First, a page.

March 10, 2016
Washington State Treasurer James McIntire wants Treasury and the Internal Revenue Service to create a safe harbor for competitive sales of muni bonds in their re-proposed issue price rules.
In a brief interview on Wednesday, McIntire, the president of the National Association of State Treasurers, said the agencies’ re-proposed regulations on issue price last June would adversely affect competitive sales, a view he said he shares with other state treasurers.
McIntire’s concerns, which he detailed in a three-page letter he sent to Treasury and IRS officials in February that was not publicly released until Wednesday, come as dealer and issuer groups also have complained about how the proposed rules would impact competitive sales and have pressed for relief for these transactions.
In his letter to agency officials, McIntire warned that his state’s competitive sale of a total of $673 million of general obligation refunding bonds — $528.8 million of Series R-2016B various purpose general obligation refunding bonds and $144 million of Series R-2016C motor vehicle fuel tax general obligation refunding bonds — in January would not have been able to comply with the rules and would have caused problems with the investment of proceeds if interest rates had been higher.
McIntire called competitive sales a “very valuable tool” in keeping borrowing costs at a minimum.
“There is no reason the IRS should want to disincentivize us from using competitive sales to get the lowest cost for taxpayers,” McIntire told The Bond Buyer. “The reality is we end up paying somewhat higher prices for bonds or getting lower prices from negotiated sales.”
The state’s GO refunding bonds were sold on Jan. 20, an unexpected volatile day where the Dow Jones Industrial Average dropped more than 500 points and oil prices dropped to a low of $26. McIntire’s office estimated that only 26% of the Series R-2016B bonds were sold within one trading day to dealers and customers and only 8% of the Series R-2016C bonds were sold during that time.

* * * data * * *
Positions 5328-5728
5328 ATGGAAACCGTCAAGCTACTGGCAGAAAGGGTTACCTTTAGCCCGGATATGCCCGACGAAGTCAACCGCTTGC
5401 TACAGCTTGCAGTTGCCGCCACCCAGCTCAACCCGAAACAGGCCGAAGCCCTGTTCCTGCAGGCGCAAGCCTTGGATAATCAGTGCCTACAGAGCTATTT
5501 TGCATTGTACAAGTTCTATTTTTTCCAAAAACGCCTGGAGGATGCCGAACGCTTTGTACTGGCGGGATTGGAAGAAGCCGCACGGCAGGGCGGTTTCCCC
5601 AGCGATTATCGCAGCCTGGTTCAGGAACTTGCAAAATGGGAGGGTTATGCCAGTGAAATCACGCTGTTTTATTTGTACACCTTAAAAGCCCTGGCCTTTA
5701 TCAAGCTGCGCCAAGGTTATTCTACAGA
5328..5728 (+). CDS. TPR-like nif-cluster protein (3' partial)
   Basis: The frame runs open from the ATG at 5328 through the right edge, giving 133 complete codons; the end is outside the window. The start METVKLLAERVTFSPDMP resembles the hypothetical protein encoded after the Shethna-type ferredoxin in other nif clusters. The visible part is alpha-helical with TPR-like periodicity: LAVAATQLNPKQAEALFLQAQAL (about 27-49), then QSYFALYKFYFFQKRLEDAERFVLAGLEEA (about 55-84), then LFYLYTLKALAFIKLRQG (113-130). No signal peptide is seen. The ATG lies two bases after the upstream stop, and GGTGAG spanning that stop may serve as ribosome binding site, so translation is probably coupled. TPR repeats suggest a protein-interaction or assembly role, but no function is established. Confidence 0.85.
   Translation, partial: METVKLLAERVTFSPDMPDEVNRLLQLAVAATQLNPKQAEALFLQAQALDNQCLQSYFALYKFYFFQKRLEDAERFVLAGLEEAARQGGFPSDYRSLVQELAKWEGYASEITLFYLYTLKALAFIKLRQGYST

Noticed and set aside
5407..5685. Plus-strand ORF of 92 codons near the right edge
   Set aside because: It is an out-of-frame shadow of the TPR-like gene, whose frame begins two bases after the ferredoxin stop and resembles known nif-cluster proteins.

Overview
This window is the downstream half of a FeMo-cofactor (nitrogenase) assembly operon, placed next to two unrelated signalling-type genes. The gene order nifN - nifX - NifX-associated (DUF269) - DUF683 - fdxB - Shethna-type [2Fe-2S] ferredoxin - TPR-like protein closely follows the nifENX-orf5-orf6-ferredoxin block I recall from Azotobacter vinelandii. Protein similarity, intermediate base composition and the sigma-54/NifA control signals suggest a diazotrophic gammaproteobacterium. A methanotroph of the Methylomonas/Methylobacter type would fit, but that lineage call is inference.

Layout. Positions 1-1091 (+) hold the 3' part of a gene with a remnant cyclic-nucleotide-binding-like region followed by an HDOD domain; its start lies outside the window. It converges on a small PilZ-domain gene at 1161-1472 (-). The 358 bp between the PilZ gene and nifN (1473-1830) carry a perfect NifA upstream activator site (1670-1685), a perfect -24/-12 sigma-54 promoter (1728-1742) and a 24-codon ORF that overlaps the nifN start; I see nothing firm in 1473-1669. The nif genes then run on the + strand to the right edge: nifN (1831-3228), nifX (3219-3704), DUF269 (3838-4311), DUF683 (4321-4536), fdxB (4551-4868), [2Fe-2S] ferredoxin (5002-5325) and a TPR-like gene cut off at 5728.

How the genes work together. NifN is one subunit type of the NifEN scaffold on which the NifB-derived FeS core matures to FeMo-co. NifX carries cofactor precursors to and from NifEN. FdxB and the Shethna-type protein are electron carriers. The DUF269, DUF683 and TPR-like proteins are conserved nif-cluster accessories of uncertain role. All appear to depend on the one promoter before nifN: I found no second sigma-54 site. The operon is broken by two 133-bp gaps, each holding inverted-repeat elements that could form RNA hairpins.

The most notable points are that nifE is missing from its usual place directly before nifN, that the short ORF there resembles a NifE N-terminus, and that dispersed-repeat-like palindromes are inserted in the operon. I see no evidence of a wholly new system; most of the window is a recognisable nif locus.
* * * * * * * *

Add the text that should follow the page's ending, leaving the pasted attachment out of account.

Under the re-proposed issue price rules, the issue price, which determines the bond yield that limits the yield of invested proceeds, is the price at which the first 10% of the each maturity of bonds is sold to the public. If 10% isn’t sold on the sale date, the issue price is the initial offering price if the lead underwriter certifies to the issuer that no underwriter filled an order from the public after the sale date and before the closing date at a higher price. An exception can be made for market movements.
McIntire argued that due to the volatility that day and the fact that no one was buying bonds, the state would not have been able to meet the 10% requirement for each maturity. In fact, state officials looked on the Municipal Securities Rulemaking Board’s EMMA site and found that the actual par amount of trades greater than or equal to $5 million are not required to be reported until five days after the trade date. Therefore, the state had no way to immediately determine the bond yield to make sure the yield of the investments of proceeds was not higher.
Noting interest rates are very low right now, McIntire told the Treasury and IRS officials, “In different markets, markets, it would have been problematic if we had to wait to establish the issue price needed to calculate arbitrage yield and confirm that the escrow yield did not exceed the arbitrage yield.”
McIntire said his office annually issues roughly $2.5 billion in tax-exempt general obligation bonds, nearly all of which are issued in electronic competitive sales.
Several market groups, including the Government Finance Officers Association and Bond Dealers of America, also have expressed concern over the adverse impact issue price rules could have on competitive deals. The BDA in December recommended Treasury and the IRS rework issue price rules to state that if 25% of bonds are sold after a competitive underwriting at initial offering price, then that would establish each maturity’s issue price.
NAST also wrote a letter to the IRS in September that calls for the inclusion of a safe harbor provision in competitive deals. John Cross, the associate tax legislative counsel for Treasury, has previously said the department is open to providing relief from issue price rules for competitive sales.